Newspaper Articles Highlighting Michael L. Sullivant’s Life

To go along with my Fanny Willes Sullivant post, I have included several newspaper articles chronicling Michael L. Sullivant trials and tribulations along with his achievements as a farmer.

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Mrs. Fanny Sullivant, wife of “farmer king” of Ford County, Ill., denies the truth of the statement that her husband “sleeps in a pauper’s grave.” 

She writes: “While great ruin has indeed overtaken us in fortune, I have sufficient means of my own to lay him in his honored grave in his own family place of burial, selected thirty years ago, at Green Lawn cemetery, Columbus, Ohio, where he lived for fifty years, beloved and respected.”
(The Decatur Daily Review~~Decatur, Illinois Feb. 17, 1879)

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The late Michael Sullivant, the great Western Farmer, could ride seven miles from border to border on his own land in Ohio, which he inherited. In 1872, he cultivated more than 18,000 acres of corn on his Illinois estate. His Burr Oak Farm in Ford County, Illinois, said to be the greatest corn farm in the world, 42,920 acres, all under one management.   (The Daily Star)

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A Western Farmer~~ A friend from Indiana informs us that he met Michael L. Sullivant, who sold his land on the Scioto, last year, on his way to his new home in Illinois, with a force of 100 men and teams and tools, sufficient to put in ten thousand acres of corn this spring. It will be remembered that Mr. Sullivant was one of the largest farmers in the State of Ohio for many years. We have heard he could ride in a direct course fifteen miles through his own cornfields. We hope he will be equally successful in Illinois. The reason he gave for moving was that he wanted more room to expand his operations, and he found the Grand Prairie just suited to his notions of farming on a magnificent scale. (unknown newspaper)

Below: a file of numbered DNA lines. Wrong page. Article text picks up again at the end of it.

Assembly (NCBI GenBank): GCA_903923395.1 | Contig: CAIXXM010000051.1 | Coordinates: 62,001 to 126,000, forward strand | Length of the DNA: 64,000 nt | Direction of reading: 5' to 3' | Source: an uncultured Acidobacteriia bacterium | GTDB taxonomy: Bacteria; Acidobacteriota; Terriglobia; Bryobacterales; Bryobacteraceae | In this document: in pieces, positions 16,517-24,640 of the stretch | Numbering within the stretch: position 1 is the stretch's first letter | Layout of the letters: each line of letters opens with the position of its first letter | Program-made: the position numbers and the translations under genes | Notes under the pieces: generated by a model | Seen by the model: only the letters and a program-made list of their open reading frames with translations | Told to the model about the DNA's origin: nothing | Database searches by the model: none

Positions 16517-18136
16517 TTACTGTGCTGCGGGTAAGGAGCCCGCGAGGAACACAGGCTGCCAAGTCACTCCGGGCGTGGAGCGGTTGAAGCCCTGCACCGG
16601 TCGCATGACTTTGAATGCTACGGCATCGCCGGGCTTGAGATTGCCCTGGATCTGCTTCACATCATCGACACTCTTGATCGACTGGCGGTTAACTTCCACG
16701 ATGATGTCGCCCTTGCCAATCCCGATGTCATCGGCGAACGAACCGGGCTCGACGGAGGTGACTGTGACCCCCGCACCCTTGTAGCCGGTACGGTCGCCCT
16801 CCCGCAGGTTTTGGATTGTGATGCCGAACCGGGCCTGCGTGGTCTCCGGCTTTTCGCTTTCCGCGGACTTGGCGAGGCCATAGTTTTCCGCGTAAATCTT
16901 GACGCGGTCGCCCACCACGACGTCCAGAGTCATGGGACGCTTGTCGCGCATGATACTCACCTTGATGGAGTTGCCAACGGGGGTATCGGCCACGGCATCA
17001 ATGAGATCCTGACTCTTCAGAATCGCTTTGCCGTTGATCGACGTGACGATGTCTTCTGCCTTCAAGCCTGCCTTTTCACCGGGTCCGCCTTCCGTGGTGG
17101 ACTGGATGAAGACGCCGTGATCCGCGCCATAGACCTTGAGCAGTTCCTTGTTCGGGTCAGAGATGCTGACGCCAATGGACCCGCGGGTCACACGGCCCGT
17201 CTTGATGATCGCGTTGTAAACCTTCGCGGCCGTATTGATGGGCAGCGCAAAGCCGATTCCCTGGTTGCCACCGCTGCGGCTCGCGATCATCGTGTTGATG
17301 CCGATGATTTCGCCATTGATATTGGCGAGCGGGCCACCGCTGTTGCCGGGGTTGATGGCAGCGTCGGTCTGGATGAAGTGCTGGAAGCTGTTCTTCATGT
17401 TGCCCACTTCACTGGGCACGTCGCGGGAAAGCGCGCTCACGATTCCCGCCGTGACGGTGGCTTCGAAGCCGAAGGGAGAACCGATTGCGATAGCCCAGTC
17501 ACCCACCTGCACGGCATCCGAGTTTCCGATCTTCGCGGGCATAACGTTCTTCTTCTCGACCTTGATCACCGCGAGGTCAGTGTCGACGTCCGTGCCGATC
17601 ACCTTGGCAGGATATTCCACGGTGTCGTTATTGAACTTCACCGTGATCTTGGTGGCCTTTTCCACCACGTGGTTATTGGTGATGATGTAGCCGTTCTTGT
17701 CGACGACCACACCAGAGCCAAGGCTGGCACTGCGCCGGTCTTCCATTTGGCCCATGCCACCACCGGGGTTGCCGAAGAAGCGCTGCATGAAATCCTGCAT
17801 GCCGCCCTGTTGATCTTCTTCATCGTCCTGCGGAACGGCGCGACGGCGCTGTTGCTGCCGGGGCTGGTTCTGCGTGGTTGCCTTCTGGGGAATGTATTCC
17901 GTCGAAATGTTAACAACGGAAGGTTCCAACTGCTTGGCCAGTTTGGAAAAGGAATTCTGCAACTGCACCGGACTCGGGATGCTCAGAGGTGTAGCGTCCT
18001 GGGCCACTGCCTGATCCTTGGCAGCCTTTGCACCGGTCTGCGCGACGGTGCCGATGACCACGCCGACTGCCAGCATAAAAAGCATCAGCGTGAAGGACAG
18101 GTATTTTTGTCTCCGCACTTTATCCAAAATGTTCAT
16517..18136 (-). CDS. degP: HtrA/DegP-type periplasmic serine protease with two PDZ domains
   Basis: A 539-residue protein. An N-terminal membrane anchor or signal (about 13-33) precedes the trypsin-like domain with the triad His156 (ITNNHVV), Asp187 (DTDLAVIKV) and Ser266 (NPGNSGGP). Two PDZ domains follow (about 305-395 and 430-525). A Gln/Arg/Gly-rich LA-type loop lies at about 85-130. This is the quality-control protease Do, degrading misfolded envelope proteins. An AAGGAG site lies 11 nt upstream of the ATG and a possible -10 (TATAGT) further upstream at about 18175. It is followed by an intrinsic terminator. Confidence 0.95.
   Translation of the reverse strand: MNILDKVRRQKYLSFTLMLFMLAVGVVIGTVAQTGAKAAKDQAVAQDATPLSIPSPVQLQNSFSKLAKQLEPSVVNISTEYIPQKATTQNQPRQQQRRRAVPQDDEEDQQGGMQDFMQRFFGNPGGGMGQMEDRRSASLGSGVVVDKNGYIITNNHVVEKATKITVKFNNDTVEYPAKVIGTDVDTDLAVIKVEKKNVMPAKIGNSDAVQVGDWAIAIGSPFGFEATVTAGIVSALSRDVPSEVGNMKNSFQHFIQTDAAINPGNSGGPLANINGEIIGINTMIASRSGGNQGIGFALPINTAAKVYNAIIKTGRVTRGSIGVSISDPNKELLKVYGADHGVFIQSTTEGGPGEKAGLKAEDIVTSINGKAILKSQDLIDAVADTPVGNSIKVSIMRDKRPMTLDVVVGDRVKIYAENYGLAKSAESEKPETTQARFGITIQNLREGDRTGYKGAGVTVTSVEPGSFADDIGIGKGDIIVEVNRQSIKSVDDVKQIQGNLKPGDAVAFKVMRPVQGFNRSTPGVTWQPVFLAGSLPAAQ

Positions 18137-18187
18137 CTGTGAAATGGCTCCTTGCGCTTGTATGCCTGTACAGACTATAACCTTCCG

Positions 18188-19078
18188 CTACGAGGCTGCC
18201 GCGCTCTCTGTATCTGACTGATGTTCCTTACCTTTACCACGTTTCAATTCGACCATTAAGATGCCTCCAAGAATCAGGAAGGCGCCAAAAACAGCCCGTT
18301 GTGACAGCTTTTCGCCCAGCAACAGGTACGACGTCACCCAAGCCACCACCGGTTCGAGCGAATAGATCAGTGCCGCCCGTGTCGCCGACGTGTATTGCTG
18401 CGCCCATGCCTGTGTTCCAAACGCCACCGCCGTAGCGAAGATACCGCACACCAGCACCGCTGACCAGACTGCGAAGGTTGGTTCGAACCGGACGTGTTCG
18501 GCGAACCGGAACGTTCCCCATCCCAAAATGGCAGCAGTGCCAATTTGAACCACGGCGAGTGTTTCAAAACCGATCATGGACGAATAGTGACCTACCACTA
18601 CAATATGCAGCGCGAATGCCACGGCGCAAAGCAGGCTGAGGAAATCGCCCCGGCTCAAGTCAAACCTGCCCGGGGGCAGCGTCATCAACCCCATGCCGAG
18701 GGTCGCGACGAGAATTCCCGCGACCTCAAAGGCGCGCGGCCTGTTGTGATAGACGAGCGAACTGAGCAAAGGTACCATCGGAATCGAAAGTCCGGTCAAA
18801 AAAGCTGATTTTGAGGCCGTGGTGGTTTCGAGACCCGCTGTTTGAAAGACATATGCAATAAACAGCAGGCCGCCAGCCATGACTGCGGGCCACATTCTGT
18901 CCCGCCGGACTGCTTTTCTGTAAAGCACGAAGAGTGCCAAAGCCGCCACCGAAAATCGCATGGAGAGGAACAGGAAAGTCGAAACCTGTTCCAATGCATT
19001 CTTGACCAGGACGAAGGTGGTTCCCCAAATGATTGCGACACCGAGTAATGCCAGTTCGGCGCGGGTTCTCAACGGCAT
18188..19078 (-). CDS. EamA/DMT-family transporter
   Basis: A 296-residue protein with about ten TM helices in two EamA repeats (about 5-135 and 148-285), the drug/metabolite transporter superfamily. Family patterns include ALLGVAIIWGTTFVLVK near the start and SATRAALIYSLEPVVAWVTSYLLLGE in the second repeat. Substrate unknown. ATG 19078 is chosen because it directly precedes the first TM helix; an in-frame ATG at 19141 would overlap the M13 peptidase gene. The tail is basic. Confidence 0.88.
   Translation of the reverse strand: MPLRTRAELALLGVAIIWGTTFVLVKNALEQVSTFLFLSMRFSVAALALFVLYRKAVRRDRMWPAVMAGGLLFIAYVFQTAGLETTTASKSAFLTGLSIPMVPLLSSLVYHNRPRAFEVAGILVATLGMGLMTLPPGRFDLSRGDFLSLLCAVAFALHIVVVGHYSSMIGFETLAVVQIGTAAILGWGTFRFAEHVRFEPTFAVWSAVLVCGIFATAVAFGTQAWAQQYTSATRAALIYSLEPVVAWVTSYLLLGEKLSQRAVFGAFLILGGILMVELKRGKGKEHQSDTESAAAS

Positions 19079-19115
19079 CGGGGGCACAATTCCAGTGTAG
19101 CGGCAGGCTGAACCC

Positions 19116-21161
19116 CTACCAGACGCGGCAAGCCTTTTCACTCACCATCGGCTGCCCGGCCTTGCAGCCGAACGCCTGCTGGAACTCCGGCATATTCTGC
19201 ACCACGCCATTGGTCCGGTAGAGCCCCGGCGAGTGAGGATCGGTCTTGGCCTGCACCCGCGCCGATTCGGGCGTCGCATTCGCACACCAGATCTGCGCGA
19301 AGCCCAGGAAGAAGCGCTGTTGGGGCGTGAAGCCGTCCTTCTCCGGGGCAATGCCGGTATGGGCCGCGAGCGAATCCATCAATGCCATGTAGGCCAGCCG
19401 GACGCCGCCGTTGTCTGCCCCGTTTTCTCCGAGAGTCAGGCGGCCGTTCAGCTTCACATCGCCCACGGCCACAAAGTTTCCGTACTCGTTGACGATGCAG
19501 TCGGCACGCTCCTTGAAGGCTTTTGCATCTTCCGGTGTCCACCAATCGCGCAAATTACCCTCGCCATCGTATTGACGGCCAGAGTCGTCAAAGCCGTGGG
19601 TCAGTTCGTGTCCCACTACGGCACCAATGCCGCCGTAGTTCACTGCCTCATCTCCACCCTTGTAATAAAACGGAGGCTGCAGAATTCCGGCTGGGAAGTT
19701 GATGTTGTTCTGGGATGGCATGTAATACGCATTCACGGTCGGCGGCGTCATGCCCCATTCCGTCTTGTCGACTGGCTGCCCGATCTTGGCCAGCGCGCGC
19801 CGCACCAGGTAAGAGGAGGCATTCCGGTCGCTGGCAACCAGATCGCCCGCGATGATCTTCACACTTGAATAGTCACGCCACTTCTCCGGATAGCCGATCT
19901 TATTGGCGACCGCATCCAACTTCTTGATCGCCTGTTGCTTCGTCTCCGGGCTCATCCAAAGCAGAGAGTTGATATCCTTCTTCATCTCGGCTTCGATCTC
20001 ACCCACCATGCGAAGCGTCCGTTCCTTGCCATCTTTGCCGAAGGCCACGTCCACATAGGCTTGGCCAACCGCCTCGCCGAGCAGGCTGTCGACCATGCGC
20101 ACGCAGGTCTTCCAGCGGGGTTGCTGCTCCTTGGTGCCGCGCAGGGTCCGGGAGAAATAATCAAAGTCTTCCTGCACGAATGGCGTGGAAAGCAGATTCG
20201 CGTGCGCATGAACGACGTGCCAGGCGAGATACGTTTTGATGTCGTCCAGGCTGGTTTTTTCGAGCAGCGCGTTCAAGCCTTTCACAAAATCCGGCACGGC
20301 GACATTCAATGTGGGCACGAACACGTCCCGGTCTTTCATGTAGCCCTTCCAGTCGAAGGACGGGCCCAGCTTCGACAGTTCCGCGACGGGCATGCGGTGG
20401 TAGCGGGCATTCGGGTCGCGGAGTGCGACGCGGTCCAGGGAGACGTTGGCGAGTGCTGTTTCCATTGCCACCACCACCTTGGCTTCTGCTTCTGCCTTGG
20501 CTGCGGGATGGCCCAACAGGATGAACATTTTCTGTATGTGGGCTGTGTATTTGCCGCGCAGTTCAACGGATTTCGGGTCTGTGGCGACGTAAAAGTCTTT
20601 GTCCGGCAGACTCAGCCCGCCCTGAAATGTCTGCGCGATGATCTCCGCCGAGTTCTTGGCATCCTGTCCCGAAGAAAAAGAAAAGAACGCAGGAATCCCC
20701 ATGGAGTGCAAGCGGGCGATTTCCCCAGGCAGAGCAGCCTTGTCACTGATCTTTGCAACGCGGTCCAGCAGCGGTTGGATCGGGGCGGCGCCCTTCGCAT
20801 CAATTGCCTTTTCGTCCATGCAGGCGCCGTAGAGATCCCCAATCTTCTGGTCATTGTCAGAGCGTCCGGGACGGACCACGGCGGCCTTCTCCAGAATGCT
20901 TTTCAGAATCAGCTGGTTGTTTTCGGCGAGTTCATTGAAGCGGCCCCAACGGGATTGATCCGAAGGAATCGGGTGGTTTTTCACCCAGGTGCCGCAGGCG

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A former “Corn King” now penniless

One of the saddest and most complete financial wrecks of the day is that of the great Sullivant estate. The assignee’s sale of personal property took place last Thursday and Friday, the lands having been surrendered to the mortgages. Everything was disposed of, and today M. L. Sullivant, the great corn king of the world, is without lands and without a roof to shelter his family, that he can call his own. Under the enforced sale and foreclosures, we learn, the estate failed to realize enough to pay indebtedness by $100,000. The melting away of this once kingly estate is a remarkable example of how “riches takes to themselves wings.”

Mr. Sullivant’s farming operations were on the most colossal scale in the country, and his failure only emphasizes the lesson taught by repeated smaller failures on the part of others, that large farms do not pay in this country. It is not likely that farming on the scale carried on by Mr. Sullivant will ever again be attempted in this State, and his magnificent domain of 40,000 acres will doubtless be cut up into numerous small farms. And while we sympathize with Mr. Sullivant in his failures, we cannot but regard this as the best disposition to be made of these fine lands. They will furnish homes for several hundred happy families. (unknown newspaper)

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Unfortunately for me, I forgot to write which newspapers printed the last two articles. I’ll have to figure this out and edit the post, after I research and find the sources.  (I guess that’s an OOPS!)  🙂


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About hoosierbeth

I have been researching my ancestors, your ancestors and everybody else's since 1981.
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